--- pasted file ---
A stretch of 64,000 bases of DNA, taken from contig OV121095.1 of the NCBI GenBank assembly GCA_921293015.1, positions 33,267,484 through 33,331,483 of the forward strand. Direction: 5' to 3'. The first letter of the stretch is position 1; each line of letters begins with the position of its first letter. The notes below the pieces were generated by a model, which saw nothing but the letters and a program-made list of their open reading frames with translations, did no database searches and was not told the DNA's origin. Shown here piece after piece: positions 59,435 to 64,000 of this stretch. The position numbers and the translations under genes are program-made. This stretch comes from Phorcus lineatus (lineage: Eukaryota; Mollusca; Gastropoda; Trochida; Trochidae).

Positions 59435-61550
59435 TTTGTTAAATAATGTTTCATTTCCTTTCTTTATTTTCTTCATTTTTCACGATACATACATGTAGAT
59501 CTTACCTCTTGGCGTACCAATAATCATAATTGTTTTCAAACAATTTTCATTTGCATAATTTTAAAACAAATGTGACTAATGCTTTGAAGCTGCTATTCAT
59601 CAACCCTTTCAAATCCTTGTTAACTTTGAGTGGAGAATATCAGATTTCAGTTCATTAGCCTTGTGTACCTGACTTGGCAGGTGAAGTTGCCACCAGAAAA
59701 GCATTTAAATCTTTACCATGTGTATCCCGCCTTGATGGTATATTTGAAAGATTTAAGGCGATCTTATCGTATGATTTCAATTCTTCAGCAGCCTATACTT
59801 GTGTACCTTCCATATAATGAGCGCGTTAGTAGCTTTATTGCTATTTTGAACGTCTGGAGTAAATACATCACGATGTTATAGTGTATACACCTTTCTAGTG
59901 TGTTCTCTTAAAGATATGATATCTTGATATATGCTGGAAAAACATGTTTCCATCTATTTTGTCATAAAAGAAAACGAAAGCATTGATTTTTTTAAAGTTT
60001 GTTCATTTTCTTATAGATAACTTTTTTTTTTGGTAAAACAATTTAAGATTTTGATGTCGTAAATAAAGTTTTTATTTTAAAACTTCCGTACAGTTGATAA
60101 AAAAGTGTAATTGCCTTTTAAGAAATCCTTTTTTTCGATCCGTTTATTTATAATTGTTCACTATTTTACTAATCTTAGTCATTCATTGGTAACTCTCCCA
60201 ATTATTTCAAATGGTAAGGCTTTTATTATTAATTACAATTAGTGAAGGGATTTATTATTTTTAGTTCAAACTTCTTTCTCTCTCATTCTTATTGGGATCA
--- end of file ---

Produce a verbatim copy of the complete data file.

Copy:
A stretch of 64,000 bases of DNA, taken from contig OV121095.1 of the NCBI GenBank assembly GCA_921293015.1, positions 33,267,484 through 33,331,483 of the forward strand. Direction: 5' to 3'. The first letter of the stretch is position 1; each line of letters begins with the position of its first letter. The notes below the pieces were generated by a model, which saw nothing but the letters and a program-made list of their open reading frames with translations, did no database searches and was not told the DNA's origin. Shown here piece after piece: positions 59,435 to 64,000 of this stretch. The position numbers and the translations under genes are program-made. This stretch comes from Phorcus lineatus (lineage: Eukaryota; Mollusca; Gastropoda; Trochida; Trochidae).

Positions 59435-61550
59435 TTTGTTAAATAATGTTTCATTTCCTTTCTTTATTTTCTTCATTTTTCACGATACATACATGTAGAT
59501 CTTACCTCTTGGCGTACCAATAATCATAATTGTTTTCAAACAATTTTCATTTGCATAATTTTAAAACAAATGTGACTAATGCTTTGAAGCTGCTATTCAT
59601 CAACCCTTTCAAATCCTTGTTAACTTTGAGTGGAGAATATCAGATTTCAGTTCATTAGCCTTGTGTACCTGACTTGGCAGGTGAAGTTGCCACCAGAAAA
59701 GCATTTAAATCTTTACCATGTGTATCCCGCCTTGATGGTATATTTGAAAGATTTAAGGCGATCTTATCGTATGATTTCAATTCTTCAGCAGCCTATACTT
59801 GTGTACCTTCCATATAATGAGCGCGTTAGTAGCTTTATTGCTATTTTGAACGTCTGGAGTAAATACATCACGATGTTATAGTGTATACACCTTTCTAGTG
59901 TGTTCTCTTAAAGATATGATATCTTGATATATGCTGGAAAAACATGTTTCCATCTATTTTGTCATAAAAGAAAACGAAAGCATTGATTTTTTTAAAGTTT
60001 GTTCATTTTCTTATAGATAACTTTTTTTTTTGGTAAAACAATTTAAGATTTTGATGTCGTAAATAAAGTTTTTATTTTAAAACTTCCGTACAGTTGATAA
60101 AAAAGTGTAATTGCCTTTTAAGAAATCCTTTTTTTCGATCCGTTTATTTATAATTGTTCACTATTTTACTAATCTTAGTCATTCATTGGTAACTCTCCCA
60201 ATTATTTCAAATGGTAAGGCTTTTATTATTAATTACAATTAGTGAAGGGATTTATTATTTTTAGTTCAAACTTCTTTCTCTCTCATTCTTATTGGGATCA